REPOST - CTP Episode of the Day - 04.21.06 Terma

Today's Cherished Episode: Terma (4x10)
Original Air Date: December 1, 1996
Written By: Frank Spotnitz & Chris Carter
Directed By: Rob Bowman

Stranded in the gulag, Mulder discovers the effects of the alien toxin -- firsthand. In Washington, Scully battles a corrupt U.S. senator to keep their investigation alive.

"I get to put my arms around you. Both of them."

-- "Terma" (or Tyurma) is Russian for prison or jail, also a Latin conjunction of "death." "Terma" is also a Tibetan Buddhist term meaning hidden or buried truth, or buried tablet as referred to in the Tibetan Book of the Dead. In the episode, Terma is a fictitious town in North Dakota.

-- Tag Line Change: "E Pur Si Muove" is Italian for "Still it moves," a phrase attributed to Galileo as he defiantly refuted the Inquisition, which forced him to recant his theory that the Earth revolved around the sun -- meaning that no matter what someone makes you say, it doesn't change what you know to be true. The phrase also evoked the movement of the "black cancer" within the episode.

-- The "honorable men" lines quoted by the Well Manicured Man were almost directly quoted from Shakespeare's "Julius Caesar." The "honorable men" spoken about in "Julius Caesar" conspired against and killed Caesar, so they weren't really too honorable. Apparently, we can assume the same thing about the men whom the Well-Manicured Man was referring to.

-- The bulk of the Russian scenes (the prison camp and the Siberian forest) were shot in Stanley Park, adjacent to downtown Vancouver, and the Seymour Demonstration Forest, just a short drive north of the city. "We chose our camera angles carefully and trucked in a lot of mud," said locations manager Todd Pittston. "It was pretty straightforward, actually, but it worked well and looked really great."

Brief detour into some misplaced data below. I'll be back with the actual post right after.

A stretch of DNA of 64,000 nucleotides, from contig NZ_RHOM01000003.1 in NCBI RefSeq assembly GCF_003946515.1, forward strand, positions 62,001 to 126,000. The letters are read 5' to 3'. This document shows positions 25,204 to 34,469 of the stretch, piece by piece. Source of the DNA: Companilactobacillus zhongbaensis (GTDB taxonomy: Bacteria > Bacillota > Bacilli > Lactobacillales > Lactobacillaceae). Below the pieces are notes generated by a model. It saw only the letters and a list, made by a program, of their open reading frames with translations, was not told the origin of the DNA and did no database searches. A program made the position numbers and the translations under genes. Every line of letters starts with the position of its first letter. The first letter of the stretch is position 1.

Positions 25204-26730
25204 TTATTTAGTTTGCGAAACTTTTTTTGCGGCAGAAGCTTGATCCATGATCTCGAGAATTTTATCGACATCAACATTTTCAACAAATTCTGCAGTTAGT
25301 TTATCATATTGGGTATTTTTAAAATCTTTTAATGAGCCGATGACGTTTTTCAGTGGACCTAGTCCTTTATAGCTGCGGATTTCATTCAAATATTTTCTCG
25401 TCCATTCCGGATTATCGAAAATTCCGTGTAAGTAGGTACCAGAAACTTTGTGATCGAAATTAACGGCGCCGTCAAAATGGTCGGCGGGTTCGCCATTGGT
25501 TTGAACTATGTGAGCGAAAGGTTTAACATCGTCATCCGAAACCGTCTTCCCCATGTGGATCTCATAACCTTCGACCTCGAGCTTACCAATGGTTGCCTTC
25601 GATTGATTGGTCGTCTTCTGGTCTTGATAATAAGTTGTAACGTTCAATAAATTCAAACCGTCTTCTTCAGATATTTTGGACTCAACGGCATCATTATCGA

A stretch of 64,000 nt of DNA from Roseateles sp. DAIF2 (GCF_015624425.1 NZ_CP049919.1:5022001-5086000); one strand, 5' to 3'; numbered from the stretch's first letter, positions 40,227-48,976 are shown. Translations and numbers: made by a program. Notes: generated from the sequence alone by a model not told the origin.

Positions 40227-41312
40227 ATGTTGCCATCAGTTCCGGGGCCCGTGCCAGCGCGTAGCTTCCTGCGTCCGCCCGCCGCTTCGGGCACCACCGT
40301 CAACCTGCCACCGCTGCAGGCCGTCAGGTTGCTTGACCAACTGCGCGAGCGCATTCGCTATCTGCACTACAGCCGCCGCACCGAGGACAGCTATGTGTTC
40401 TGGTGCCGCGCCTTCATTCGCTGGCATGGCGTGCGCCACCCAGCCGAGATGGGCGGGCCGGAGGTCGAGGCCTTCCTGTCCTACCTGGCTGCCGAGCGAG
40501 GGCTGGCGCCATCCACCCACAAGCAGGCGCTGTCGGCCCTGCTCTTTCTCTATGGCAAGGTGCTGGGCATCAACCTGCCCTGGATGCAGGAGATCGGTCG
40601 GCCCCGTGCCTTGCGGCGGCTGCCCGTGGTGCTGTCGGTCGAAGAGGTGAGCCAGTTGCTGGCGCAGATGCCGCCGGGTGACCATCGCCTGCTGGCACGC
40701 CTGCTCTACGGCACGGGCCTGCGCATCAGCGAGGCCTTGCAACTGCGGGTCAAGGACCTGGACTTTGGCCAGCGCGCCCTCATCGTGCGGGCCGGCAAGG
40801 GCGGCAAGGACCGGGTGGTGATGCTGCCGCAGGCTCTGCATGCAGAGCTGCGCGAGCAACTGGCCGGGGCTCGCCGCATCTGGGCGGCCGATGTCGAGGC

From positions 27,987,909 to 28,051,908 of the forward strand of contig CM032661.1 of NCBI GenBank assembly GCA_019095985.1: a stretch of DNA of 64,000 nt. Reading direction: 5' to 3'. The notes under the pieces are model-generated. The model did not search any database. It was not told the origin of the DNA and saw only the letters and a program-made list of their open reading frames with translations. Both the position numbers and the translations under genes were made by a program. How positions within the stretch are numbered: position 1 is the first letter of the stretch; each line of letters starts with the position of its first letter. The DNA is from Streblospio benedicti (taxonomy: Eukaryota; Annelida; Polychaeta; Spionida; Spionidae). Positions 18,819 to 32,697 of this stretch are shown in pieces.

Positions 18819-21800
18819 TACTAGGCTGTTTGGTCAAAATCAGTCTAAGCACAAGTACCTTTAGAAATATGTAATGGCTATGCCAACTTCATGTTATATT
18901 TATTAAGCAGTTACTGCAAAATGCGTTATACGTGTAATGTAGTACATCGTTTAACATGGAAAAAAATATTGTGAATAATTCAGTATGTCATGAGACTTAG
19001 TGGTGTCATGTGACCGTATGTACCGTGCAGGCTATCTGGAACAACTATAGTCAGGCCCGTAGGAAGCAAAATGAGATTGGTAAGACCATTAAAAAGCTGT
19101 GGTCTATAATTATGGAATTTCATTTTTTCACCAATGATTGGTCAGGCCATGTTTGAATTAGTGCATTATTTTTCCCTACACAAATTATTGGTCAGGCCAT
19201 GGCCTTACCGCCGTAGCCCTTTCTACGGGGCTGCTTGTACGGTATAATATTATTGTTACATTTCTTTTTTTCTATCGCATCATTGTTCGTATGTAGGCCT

-- "We spent a lot of time shooting outdoors," Nic Lea remembered. "You know, those scenes with the horses and everything? It was so much fun. Again, you felt like your life was a little bit in danger, but thrilling."

-- To get that extra frisson of verisimilitude, production designer Graeme Murray -- whose chilling chicken-wire restraints in the fiscal scene of "Tunguska" was only vaguely hinted at in the original script -- directed that real rocks, not fake prop ones, were to be used in the prison camp mining scenes. Art director Gary Allen went to a nearby quarry, picked out boulders in a pouring rain, and had them delivered by forklift to the location.

-- "The prison was one of the episode's big sets," recalled director Rob Bowman. "Making a prison look like it was in Russia when it was basically a ranger's station in the middle of Stanley Park, just a couple of trees away from downtown Vancouver. We brought in, I think, 50 or 60 truckloads of dirt. You just create the atmosphere of being far away, and you put a title under there. It says, 'Tunguska, Russia.' You try to make sure you don't give the viewer more reasons to disbelieve it than to believe it. You got the Russians, you got the horses, you got the prison, you got all the stuff. What's in the shot that could spoil it -- remove those things!"

-- A considerable number of horses and their handlers were needed for "Tunguska" and "Terma"; the animals and their handlers were employed not only in the make-believe tundra forest but at a rented horse farm in South Surrey that served as the Well-Manicured Man's home base.

-- A requirement of the episode was that Alex Krycek speak Russian with the proper syntax and accent, so a Russian-speaking dialogue coach was hired to work with Nic Lea during filming.

-- Looking back on "Terma," Nicholas Lea wished he had taken the scene where rebels sawed off Krycek's left arm to the edge. "I always look back on that and think I should have been jerked by the movement of the guy cutting my arm, and I didn't. That's one thing I regret about that."

-- The U.S. Senate hearing room was actually an elaborate set constructed on North Shore Studio's Stage One.